A survey suggests that migraineurs, particularly patients with chronic migraine, have unmet acute treatment needs.
LOS ANGELES—Migraine treatment regimens fall short of providing rapid and consistent relief, restoring patients’ ability to function, and reducing the risk of migraine recurrence, according to research presented at the 54th Annual Scientific Meeting of the American Headache Society.
Many patients taking prescription drugs for migraine are not getting the optimal benefits from their treatment, said Richard Lipton, MD, Lowe Professor and Vice Chair of Neurology at the Albert Einstein College of Medicine in Bronx, New York. Furthermore, treatment optimization was better for patients with episodic migraine than for patients with chronic migraine, as measured by the Migraine Treatment Optimization Questionnaire-5 (M-TOQ-5). Higher scores on the questionnaire reflect better treatment.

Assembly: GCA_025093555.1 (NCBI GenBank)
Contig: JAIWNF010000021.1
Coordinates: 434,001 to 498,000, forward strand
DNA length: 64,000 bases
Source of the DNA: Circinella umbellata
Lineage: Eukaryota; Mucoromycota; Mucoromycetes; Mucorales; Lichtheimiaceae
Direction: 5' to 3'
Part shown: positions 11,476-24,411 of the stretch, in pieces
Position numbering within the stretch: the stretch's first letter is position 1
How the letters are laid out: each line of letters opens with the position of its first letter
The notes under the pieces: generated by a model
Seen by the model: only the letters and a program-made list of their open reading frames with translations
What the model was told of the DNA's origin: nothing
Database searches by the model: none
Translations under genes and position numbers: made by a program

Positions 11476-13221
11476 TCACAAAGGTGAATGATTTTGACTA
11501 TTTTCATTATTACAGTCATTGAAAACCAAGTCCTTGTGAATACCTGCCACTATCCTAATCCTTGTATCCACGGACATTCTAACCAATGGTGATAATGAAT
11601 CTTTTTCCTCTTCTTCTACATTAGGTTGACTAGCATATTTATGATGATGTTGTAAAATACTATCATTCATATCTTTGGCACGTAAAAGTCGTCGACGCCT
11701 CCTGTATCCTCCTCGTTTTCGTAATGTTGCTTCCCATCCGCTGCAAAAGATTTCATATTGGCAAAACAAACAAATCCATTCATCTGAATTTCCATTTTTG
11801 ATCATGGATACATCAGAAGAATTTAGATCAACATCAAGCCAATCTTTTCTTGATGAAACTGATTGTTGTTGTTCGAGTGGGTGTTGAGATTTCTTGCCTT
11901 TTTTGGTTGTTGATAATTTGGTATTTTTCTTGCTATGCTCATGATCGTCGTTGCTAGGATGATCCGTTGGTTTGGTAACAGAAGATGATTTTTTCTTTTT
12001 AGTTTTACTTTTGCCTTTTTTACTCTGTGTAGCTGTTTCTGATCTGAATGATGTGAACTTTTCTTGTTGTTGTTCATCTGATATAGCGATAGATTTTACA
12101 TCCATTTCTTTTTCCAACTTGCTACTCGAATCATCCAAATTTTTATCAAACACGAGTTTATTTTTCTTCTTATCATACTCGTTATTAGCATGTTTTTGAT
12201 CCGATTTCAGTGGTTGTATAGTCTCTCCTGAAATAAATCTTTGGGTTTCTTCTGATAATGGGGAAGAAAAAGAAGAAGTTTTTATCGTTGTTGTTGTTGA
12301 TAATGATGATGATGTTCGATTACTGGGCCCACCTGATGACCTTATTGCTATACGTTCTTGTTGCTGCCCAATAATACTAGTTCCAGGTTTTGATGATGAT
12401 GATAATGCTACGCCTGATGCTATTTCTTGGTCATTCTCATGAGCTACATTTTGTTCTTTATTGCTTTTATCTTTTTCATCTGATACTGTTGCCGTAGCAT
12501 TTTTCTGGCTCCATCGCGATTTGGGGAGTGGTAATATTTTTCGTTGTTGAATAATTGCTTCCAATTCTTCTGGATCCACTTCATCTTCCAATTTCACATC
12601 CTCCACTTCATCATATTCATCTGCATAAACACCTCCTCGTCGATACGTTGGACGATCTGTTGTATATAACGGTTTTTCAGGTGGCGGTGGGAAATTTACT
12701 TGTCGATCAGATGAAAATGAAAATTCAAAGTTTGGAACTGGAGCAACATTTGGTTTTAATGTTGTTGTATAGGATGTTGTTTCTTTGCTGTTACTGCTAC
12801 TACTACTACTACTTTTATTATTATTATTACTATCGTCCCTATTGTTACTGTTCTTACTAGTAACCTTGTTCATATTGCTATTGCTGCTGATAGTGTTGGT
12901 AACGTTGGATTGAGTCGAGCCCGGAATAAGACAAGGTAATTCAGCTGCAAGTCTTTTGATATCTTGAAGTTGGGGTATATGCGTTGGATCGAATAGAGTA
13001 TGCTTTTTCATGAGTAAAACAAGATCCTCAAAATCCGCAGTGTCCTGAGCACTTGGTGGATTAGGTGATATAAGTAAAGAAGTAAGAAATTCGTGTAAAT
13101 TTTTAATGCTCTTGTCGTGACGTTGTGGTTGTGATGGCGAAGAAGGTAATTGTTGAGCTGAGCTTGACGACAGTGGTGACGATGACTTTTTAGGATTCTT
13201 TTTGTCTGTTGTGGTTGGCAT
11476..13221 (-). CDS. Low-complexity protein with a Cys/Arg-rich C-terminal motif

The mean M-TOQ-5 score for episodic migraine (4.01) was approximately 0.5 SD higher than that for chronic migraine (3.25). The difference between the two scaled optimization mean scores remained significant after the researchers adjusted the data for potentially confounding factors such as age and gender.